Whenever you are stranded in a conversation with someone who doesn’t speak your language, you would find yourself resorting to dumb gesticulations to convey what’s on your mind. Indeed, this is the very basis of every form of sign language ever invented – be it the internationally recognised American Sign Language (ASL) or even the Morse code system used to send messages by means of light flashes. But what many people forget is that these systems are not practised solely for the sake of their functionality. The system of visually transmitting messages and ideas also has a place in performing arts. However, it is better known in this context as the art of miming. Being predominantly a part of Europe’s cultural heritage, mime does not incite a similar level of interest in Asian mindsets as would, for example, dance or theatre. Yet, if you stop to consider it, you won’t necessarily be able to differentiate between the inextricable roots of these performative models – all three of them primarily rely on the human body and expressions to formulate a mode of story-telling.
So, why is it that we don’t count mime as a practicable option when we design performance-oriented curricula or aspire for a potential career in performing arts?
The same question is being asked by Partha Pratim Majumder– a Bangladeshi settled in the alien and exclusively francophone metropolis of Paris. Despite this, any potential cultural or linguistic barrier between him and his adoptive country are the least of his worries. Not because he speaks French like a native or even because he has been a citizen of the country for no less than 35 years.This confidence comes from the fact that he is the foremost mime artiste from Bangladesh to have earned worldwide recognition. Born in 1954 at Pabna, Bangladesh, he was blessed with a family who were also learned connoisseurs of art – in fact, from a very early age, he was encouraged to pursue artistic avenues such as music and theater with all seriousness.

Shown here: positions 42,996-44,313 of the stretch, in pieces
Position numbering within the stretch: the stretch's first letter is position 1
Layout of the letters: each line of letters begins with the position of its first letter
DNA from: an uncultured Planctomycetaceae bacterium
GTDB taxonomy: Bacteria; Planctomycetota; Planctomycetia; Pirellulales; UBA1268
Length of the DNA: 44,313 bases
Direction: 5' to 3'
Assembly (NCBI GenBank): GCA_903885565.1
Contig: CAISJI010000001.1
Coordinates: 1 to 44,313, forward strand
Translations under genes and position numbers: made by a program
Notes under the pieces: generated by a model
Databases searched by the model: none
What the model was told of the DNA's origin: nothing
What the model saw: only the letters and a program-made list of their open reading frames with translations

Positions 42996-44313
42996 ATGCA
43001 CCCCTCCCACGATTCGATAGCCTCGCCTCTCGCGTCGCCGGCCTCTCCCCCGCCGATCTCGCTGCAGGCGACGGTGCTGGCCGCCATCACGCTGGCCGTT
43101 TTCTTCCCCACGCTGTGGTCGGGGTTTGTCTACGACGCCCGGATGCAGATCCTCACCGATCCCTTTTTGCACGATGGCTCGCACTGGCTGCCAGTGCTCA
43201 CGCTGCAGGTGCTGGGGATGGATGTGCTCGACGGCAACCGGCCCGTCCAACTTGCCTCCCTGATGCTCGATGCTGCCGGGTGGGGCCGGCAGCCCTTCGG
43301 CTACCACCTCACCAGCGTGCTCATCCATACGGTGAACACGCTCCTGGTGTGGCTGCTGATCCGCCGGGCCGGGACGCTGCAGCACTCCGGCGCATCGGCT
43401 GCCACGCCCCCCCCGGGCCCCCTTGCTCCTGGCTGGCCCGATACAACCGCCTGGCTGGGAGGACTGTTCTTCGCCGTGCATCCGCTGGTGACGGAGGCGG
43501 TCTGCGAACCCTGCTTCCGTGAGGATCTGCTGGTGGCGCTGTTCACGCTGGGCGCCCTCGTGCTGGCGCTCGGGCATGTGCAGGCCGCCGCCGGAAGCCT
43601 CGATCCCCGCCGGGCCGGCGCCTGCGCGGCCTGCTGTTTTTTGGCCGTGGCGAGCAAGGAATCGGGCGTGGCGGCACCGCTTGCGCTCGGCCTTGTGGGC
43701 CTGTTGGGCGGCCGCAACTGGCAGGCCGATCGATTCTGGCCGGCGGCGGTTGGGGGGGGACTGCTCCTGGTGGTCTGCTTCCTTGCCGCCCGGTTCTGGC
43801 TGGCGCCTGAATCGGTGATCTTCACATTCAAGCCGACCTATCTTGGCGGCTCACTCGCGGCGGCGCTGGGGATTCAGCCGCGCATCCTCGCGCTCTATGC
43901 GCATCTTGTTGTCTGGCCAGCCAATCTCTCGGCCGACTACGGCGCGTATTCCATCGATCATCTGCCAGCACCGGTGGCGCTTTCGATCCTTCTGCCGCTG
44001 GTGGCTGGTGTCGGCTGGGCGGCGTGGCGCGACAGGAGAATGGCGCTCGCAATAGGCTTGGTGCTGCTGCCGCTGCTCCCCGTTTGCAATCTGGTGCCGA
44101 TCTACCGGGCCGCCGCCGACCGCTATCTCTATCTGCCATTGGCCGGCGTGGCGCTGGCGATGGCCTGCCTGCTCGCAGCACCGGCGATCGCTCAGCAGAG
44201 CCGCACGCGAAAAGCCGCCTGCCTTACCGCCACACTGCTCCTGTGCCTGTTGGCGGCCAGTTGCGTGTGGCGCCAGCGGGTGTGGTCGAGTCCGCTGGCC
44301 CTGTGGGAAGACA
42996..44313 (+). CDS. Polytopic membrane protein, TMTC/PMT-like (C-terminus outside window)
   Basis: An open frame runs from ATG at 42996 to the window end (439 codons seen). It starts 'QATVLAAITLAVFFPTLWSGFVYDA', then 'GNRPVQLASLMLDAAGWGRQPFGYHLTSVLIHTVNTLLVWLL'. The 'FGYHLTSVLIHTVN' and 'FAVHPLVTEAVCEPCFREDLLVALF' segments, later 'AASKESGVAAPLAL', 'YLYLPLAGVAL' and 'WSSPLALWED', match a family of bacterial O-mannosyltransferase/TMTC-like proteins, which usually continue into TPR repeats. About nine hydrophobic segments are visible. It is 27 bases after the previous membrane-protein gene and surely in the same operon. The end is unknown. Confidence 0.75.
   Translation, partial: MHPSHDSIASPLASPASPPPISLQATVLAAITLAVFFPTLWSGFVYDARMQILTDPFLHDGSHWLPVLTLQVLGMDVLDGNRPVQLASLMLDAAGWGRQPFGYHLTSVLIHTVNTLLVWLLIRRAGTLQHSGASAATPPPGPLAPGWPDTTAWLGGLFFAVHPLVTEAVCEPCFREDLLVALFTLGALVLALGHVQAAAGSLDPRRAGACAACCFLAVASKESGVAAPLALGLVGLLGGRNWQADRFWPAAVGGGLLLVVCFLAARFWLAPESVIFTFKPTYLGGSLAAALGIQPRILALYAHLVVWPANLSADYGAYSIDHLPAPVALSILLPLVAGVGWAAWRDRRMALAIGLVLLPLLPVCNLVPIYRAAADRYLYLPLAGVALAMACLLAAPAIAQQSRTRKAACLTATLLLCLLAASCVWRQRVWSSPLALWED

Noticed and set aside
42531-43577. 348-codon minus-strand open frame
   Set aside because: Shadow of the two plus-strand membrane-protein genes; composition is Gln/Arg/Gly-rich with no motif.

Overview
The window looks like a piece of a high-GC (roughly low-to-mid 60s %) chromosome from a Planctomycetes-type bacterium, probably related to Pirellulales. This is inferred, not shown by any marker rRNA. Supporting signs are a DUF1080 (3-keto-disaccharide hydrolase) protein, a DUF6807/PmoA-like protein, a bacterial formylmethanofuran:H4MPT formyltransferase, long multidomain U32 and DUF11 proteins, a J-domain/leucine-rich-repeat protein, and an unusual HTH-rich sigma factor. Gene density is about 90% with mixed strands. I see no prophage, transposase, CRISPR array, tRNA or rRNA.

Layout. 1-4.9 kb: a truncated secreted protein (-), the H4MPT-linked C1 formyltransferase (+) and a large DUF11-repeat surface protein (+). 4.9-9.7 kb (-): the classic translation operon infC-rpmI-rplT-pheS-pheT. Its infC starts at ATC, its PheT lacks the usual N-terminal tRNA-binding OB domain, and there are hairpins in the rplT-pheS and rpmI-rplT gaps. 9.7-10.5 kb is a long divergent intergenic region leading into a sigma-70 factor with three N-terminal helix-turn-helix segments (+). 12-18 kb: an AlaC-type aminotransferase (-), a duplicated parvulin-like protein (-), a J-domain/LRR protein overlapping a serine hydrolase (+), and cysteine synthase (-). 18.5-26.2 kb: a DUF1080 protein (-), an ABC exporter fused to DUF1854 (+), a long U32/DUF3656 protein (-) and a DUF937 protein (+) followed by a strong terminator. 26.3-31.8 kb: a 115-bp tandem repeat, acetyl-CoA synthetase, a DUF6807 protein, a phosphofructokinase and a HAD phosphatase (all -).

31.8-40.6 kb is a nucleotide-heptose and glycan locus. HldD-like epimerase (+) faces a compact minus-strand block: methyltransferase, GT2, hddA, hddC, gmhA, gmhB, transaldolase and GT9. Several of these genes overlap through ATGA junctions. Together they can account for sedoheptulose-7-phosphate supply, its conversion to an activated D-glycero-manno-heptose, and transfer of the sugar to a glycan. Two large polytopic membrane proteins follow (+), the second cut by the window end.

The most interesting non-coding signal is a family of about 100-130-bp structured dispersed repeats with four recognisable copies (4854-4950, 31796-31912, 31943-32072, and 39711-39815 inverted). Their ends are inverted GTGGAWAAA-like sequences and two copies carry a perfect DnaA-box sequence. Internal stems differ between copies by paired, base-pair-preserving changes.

His father – Himangshu Kumar Biswas – was a press photographer who often travelled to Germany, Belgium and Italy to offer courses in colour photography. Having remained surrounded by myriad cultural activities from the jatra (the popular indigenous form of theatre) to historical and mythological pieces staged by the local theatre troupes, Partha– born as Premangshu Kumar Biswas – developed a profound understanding about the power and magnetism involved in an immediate public medium.
After spending his formative years in Kolkata, Partha moved to Chandan Nagar to live with his paternal aunt which, incidentally, triggered his journey towards becoming a world-renowned mime artiste. As fortune or destiny would have it, his neighbour was none other than the much acclaimed Indian mime artist Jogesh Dutta. After days of witnessing his silent play-acting, he succeeded in persuading him to become his mentor and began his training at the Jogesh Dutta Mime Academy – the only institution dedicated to mime in India.
This incident also marked his acquaintance with the work of the legendary Marcel Marceau – a pioneer in the art of pantomime and often dubbed as the Father of French Mime. Later, in a fortuitous turn of events, Partha came to be a pupil of Marceau himself after he went to France by virtue of a scholarship granted by the fine art academy maintained by the government of Bangladesh. This once-in-a-lifetime opportunity came about after his solo performance at the Shilpakala Academy in 1979 where he profoundly impressed the then French Ambassador to Dhaka, Loic Moreau and the director of Alliance Française, Gerard Grousse. The scholarship also granted him a chance to train professionally under the French mime virtuoso – Etienne Decroux who is known throughout as the architect of modern mime including the specialised form of corporal mime.